Agriculture. Late years have seen a great expansion in all lines of farming. In 1908 the total production of the farms of the State represented a gross value of about one hundred million dollars. Owing to the lack of a large rural population, however, only a fraction of the agricultural lands of the state yield even a respectable revenue. The most thickly settled agricultural sections are the great Willamette Valley in Western Oregon (where nearly everything grown in a temperate climate thrives), and a stretch of nearly five hundred miles of rich bottom land along the Columbia River and the shore line of the coast counties. The great wheat and meat producing section of the state is in Eastern and Central Oregon. The Columbia River Basin in Eastern Oregon is one of the best grain districts in the world. Wasco, Sherman, Gilliam, Morrow, and Umatilla counties produce from ten to fifteen million bushels of wheat annually. The soil is mainly a volcanic ash and silt, very fertile and generally deep. Hood River, among the best-known apple regions in the world, is included in this district. Umatilla County may be taken as typical of this section: its wheat crop averages about 5,000,000 bushels annually, while the alfalfa lands, comprising about 50,000 acres, yield three crops each year, totalling seven tons to the acre. Live stock is also an extensive industry: there are in this county about 350,000 sheep (with fleeces averaging 9% pounds) and 30,000 cattle. Most of the sheep and a large proportion of the cattle of the state are raised in central Oregon which comprises about twenty million acres. This immense territory has been hitherto without any rail-road communication whatever, and is at present devoted to range systems of husbandry. Southeastern Oregon, comprising Klamath and Lake Counties, is a stock and dairy section. On January 1, 1909, the live stock of the state was valued at $54,024,000. The revenue to the state from dairy products was $17,000,000. In Southern Oregon poultry raising has become quite an industry, and this section practically supplies the large cities on the coast.

MEANS OF COMMUNICATION., Oregon is bounded on three sides by navigable water: the Pacific Ocean on the west, the Columbia River on the north, and the Snake River on the east. Nine inlets on the western coast provide harbor facilities. Of these Coos Bay ranks next in importance to the Columbia harbor. Ocean-going vessels enter the Columbia, and find at Portland the only freshwater port on the Pacific coast. Deep water navigation now extends 150 miles along the northern boundary of Oregon, and, with the completion of the ship railway above the Cascades, will extend to 250 miles. The Snake River runs along the eastern boundary of the state for 150 miles, and is navigable for a considerably greater distance from where it enters the Columbia. The Willamette River which empties into the Columbia just north of Portland is navigable as far as Eugene, 150 miles from Portland. The region between the coast and the Cascade ranges, and the northern fringe of the state along the Columbia and Snake rivers are well supplied with railroad facilities. The vast area of Eastern Oregon, however, has been hitherto practically without railroad service. This immense territory is finally being opened up (1910) by the construction of railroads by two rival systems through the Deschutes Valley.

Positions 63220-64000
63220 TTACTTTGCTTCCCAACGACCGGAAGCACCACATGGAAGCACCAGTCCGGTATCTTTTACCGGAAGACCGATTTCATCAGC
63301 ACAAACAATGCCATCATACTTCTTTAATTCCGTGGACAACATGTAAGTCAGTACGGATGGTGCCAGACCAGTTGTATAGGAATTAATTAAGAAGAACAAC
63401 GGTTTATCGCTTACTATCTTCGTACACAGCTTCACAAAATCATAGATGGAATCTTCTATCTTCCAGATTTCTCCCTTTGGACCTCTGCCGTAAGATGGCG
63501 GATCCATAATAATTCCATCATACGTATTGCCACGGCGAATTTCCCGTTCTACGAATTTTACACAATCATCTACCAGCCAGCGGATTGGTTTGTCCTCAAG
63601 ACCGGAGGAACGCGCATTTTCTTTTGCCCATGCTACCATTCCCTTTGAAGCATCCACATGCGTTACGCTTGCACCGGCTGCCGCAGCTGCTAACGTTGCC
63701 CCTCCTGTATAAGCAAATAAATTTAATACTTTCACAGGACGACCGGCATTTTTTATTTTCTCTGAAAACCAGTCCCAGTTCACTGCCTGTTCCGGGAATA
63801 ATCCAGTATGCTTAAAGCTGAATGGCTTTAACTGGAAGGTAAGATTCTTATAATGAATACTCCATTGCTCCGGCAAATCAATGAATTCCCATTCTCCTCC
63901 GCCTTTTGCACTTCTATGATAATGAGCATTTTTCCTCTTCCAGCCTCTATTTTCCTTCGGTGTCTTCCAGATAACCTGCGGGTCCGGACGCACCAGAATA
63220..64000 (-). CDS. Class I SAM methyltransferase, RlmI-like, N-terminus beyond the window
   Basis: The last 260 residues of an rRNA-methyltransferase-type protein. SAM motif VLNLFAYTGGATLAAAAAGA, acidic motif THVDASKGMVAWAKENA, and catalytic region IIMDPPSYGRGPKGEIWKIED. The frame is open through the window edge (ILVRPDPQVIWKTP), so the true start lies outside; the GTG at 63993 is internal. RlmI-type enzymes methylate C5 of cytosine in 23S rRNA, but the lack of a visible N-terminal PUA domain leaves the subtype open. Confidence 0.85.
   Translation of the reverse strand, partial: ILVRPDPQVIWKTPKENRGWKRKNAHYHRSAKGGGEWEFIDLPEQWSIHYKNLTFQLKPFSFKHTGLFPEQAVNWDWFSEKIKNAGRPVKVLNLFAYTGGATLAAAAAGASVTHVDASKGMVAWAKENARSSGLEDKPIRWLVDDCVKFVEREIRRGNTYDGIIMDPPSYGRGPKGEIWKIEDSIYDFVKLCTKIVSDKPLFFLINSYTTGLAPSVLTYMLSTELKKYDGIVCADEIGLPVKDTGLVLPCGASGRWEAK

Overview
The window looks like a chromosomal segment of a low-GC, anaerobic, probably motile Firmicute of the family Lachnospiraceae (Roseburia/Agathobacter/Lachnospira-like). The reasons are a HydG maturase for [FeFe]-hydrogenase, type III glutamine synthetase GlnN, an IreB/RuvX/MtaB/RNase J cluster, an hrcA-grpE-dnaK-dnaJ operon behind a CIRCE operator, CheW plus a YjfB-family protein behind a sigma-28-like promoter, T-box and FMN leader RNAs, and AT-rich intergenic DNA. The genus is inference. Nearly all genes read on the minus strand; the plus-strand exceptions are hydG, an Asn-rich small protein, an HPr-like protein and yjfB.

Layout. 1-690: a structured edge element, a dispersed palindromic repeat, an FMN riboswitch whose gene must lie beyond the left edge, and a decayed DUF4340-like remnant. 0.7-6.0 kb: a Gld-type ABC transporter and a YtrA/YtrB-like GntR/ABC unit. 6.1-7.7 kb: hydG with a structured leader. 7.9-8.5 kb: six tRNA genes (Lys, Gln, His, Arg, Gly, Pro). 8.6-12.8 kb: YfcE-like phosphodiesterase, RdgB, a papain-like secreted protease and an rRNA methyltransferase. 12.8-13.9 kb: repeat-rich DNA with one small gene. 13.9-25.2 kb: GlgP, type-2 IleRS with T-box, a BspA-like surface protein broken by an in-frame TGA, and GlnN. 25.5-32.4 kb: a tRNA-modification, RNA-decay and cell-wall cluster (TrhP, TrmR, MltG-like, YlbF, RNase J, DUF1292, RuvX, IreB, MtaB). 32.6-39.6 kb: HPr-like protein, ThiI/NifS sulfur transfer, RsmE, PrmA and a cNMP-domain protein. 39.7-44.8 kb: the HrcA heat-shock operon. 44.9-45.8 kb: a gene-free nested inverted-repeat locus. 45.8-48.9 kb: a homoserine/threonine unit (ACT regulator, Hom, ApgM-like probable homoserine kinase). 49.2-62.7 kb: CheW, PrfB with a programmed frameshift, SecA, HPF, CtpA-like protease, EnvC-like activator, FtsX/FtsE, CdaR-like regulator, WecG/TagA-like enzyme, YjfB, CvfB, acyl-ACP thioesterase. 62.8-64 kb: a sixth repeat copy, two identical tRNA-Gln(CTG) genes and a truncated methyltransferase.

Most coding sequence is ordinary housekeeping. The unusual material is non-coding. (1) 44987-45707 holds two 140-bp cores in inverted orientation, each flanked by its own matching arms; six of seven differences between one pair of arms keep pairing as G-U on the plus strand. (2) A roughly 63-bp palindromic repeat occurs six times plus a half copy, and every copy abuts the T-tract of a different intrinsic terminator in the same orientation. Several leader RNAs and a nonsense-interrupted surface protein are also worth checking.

EDUCATIONAL SYSTEM., The State Board of Education is composed of the governor, the secretary of state, and a superintendent of public instruction. In each county there is a superintendent who holds office for two years, and each school district has a board comprising from three to five directors whose term is three years. The state course of study provides for eight grades in the grammar schools and four years in the high schools. The state university at Eugene and the agricultural college at Corvallis complete the state school system. An irreducible fund of $3,500,000 has been secured by the sale of part of the school lands of the state. In 1884 Congress set aside sections 16 and 36 of all the public domain in Oregon for public schools. For many years previous to 1909 there were four state normal schools, which were practically local high schools subsidized by the state. The subsidy was withdrawn by the legislature of that year, and there is now one state normal located at Monmouth. The state university was established in 1872. The agricultural college at Corvallis, which also gives a college course in the liberal arts and sciences, has about one thousand students. There are a large number of denominational colleges and secondary schools in the state. At Salem, the state capital, are located the charitable and penal institutions of the state, viz., the schools for the blind and deaf mutes, the insane asylum, boys’ reform school, and the penitentiary.